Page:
Earlier this week, I was telling some co-workers about using the StairMaster. Basically, I hate it. I find it difficult, and it’s not fun. I don’t use it very often (once every couple weeks or so), but I do make myself use it, even though it makes me wince. Why? Because I know I can burn a lot of calories in a little amount of time (I love being efficient), and because I’ve managed to create a motivating tool that excites me more than I hate the StairMaster.
All you regular readers may know what my motivating tool is – you’ve seen it in posts like this one and this one. If you don’t, it’s really simple: I create a visual representation of my time on the StairMaster by equating my workouts to various skyscrapers around the world. I love architecture, and I love doing this. It’s a post-workout highlight! It’s easy: After completing my StairMaster workout, and making sure to note how many floors I’ve climbed (the machine keeps track). I go home, do a little internet research, and find a building somewhere that’s the same number of floors, and find a photo of it. Seeing these towers, and knowing that I just climbed to an equivalent height, feels great. It may have felt terrible during the actual workout, but the sense of accomplishment after the fact is mind-blowing.
I bring all this up now because, on Tuesday, I StairMastered for 10 minutes as part of my workout (along with 10 minutes on the elliptical and 35 minutes of weightlifting, focusing on arms, chest, and shoulders), and, gasp! I forgot to note how many floors I climbed! At the time, I was focused on the calorie count – I managed to burn 200 calories in 10 minutes – and I didn’t realize I forgot about the floor count until I was in my car on the way home. It made me curse out loud.
Because I couldn’t find a building of equivalent height, I decided I’d instead compile all the buildings I’ve climbed since I started keeping track last October. Want to see them? Here they are!
- CITIC Plaza, Guangzhou, China (80 floors, climbed 12/1/10)
- JPMorgan Chase Tower, Houston, TX (75 floors, climbed 3/9/11)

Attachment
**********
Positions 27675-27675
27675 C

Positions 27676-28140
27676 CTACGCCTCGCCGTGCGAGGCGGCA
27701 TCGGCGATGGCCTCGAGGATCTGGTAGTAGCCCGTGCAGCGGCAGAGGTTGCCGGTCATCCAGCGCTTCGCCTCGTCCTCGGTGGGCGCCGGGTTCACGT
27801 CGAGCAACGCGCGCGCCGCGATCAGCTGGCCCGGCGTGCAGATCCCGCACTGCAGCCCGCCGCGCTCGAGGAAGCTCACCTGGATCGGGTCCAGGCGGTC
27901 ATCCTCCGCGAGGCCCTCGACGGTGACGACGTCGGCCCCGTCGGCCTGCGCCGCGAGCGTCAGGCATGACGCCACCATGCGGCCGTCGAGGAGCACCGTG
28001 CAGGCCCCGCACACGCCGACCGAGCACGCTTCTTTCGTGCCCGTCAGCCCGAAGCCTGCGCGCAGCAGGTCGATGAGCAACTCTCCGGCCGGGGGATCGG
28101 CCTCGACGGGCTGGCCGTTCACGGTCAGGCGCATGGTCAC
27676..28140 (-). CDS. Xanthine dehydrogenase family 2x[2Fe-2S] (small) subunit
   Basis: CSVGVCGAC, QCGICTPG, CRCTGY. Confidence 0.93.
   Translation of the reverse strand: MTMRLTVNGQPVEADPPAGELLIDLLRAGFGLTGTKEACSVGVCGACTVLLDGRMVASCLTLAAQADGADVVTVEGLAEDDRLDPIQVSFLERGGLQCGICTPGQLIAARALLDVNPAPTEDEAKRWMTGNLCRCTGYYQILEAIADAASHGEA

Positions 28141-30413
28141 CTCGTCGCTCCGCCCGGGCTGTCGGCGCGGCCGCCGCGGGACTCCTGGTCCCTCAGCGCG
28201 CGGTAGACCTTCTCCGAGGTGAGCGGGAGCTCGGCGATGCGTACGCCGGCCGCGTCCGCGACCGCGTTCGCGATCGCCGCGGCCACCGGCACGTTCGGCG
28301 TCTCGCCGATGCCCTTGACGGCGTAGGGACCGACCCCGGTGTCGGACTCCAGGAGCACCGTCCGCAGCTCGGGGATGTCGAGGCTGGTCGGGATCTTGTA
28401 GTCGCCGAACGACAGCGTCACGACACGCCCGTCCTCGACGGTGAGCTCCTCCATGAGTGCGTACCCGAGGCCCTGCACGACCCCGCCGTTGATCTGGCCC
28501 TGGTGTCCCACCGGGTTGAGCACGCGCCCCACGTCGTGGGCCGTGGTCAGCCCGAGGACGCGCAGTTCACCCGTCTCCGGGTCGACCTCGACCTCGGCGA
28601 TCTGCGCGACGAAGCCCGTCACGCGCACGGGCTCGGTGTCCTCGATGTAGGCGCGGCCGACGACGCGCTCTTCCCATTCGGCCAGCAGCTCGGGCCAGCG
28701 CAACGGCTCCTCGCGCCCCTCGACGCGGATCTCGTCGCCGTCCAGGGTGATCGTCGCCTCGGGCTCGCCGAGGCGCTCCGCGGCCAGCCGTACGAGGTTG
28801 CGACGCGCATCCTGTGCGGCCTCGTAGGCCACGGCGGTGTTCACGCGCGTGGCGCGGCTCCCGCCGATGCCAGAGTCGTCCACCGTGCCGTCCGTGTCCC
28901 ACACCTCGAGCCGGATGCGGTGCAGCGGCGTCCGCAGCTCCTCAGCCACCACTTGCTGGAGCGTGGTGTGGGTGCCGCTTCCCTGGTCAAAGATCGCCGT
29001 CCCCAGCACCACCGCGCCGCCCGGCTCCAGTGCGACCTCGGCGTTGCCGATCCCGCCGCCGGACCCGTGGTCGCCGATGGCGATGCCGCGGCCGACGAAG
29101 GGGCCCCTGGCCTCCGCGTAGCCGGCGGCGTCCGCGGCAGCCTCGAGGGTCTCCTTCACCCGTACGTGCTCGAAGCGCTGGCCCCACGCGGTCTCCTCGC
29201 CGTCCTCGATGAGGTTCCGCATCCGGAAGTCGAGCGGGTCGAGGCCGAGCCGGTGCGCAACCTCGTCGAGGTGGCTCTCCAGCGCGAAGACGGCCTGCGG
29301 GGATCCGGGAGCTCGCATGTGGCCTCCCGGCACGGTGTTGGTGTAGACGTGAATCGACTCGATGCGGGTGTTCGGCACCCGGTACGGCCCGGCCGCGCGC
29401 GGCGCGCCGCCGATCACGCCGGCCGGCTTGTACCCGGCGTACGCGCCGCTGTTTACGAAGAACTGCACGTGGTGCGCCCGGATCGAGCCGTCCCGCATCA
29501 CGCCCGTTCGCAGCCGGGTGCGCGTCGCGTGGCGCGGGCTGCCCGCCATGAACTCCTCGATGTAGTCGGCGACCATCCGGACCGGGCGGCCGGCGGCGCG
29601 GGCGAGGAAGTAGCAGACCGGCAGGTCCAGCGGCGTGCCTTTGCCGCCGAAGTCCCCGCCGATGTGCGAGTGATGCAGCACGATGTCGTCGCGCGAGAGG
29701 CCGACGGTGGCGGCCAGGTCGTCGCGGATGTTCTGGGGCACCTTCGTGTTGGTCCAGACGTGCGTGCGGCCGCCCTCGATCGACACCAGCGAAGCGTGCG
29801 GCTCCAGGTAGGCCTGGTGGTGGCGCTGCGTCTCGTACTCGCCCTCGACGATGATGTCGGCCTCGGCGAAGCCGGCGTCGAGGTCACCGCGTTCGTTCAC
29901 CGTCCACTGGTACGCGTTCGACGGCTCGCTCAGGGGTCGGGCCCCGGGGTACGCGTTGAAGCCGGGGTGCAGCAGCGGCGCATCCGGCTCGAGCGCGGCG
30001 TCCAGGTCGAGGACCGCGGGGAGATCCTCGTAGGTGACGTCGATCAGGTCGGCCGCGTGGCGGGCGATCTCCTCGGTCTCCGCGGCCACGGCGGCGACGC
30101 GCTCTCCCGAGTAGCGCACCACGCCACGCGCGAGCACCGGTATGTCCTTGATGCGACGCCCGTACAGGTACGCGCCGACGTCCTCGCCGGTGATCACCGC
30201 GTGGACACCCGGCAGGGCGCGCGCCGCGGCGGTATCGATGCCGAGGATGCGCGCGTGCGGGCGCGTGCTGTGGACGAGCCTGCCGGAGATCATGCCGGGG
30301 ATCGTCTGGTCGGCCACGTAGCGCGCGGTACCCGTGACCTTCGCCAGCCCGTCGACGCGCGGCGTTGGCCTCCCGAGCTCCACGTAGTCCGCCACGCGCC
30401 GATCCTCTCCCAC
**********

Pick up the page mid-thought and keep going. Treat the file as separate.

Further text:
- The Sail @ Marina Bay, Singapore (70 floors, cilmbed 11/9/10)
- Yokohama Landmark Tower, Yokohama, Japan (70 floors, 4/11/11)
- 900 North Michigan, Chicago, IL (66 floors, 4/1/11)
- 1000 de la Gauchetiere, Montreal, Canada (51 floors, climbed 11/3/10)
- Ernst & Young Bldg, Los Angeles, CA (41 floors, climbed 10/3/10)
- City Place I, Hartford, CT (38 floors, climbed 5/11/11)
Back in January, I climbed 31 floors, and, just to switch it up, instead of posting a picture of a building, I posted a YouTube of a 31-story building (Ocean Towers, in South Padre Island, TX) that got imploded. I love demolition videos!
When I first started StairMastering in the fall, I set a goal – to be able to climb 73 floors without stopping. I picked 73 floors because that’s how many stories are in the Renaissance Center in Detroit, and the US Bank Tower in Los Angeles (they’re the tallest buildings in their respective cities). Neither of them are in the collage above, though, because the workout where I reached that goal ended with me climbing a total of 80 floors (which is instead represented by the CITIC Plaza). I ended up sharing a great meal with my dad at the top of the Renaissance Center after reaching that goal, which you can read about here.
Maybe it’s time I start thinking about a new StairMaster/Skyscraper goal… I have a couple ideas in mind already… What do you think my next goal should be? And do you have any motivational tools to help you get through workouts you don’t particularly enjoy?
While you ponder that, I’ll leave you with one final fact: I just added up all the floors in all those buildings, and, in total, I have climbed… 522 floors!
Keep it up, David!